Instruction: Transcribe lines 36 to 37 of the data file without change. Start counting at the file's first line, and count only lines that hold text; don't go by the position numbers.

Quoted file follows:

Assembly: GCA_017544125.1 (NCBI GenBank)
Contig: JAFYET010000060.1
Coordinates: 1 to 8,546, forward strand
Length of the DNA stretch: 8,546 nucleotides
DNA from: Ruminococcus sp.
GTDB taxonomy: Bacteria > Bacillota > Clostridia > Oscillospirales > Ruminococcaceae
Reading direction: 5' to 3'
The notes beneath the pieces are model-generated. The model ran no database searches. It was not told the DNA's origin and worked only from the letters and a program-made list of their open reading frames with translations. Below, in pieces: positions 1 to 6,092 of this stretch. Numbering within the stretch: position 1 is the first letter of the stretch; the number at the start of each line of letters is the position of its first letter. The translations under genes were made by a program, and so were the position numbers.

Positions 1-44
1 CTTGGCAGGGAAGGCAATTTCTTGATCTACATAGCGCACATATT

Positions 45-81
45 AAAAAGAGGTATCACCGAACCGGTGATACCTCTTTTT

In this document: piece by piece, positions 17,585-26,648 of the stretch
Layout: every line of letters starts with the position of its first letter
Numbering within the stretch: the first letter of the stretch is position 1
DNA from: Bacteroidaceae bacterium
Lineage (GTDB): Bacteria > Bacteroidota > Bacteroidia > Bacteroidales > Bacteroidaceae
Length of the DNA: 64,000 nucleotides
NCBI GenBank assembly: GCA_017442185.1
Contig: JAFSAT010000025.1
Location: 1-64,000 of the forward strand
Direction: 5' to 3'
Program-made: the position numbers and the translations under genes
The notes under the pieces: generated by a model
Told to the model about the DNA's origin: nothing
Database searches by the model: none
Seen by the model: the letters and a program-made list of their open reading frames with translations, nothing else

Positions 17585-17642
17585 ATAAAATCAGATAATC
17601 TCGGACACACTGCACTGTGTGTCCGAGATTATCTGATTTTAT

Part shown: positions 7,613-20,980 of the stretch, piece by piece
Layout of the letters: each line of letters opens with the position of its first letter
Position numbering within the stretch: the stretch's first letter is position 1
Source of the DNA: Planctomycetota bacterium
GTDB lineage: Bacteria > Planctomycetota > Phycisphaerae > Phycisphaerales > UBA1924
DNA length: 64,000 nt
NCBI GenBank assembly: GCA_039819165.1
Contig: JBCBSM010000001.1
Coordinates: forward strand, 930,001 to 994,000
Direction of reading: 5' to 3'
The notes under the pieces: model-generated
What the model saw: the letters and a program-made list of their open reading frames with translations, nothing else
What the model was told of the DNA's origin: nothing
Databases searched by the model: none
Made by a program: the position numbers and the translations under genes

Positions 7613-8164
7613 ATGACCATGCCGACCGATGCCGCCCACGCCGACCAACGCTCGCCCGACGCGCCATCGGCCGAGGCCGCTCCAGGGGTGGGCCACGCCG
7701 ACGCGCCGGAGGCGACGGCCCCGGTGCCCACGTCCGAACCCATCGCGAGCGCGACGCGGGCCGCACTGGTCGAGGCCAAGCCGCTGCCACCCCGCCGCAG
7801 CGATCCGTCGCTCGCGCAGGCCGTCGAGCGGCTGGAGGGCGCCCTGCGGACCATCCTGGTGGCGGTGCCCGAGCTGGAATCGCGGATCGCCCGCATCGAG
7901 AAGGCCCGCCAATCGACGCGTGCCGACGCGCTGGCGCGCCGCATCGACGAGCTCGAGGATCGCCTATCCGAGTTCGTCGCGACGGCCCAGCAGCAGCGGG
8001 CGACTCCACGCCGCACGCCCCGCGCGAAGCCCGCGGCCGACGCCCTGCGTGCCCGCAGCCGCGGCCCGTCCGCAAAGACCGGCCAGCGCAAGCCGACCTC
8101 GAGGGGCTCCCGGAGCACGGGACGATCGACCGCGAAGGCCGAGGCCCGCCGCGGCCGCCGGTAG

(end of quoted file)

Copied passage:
DNA length: 64,000 nt
NCBI GenBank assembly: GCA_039819165.1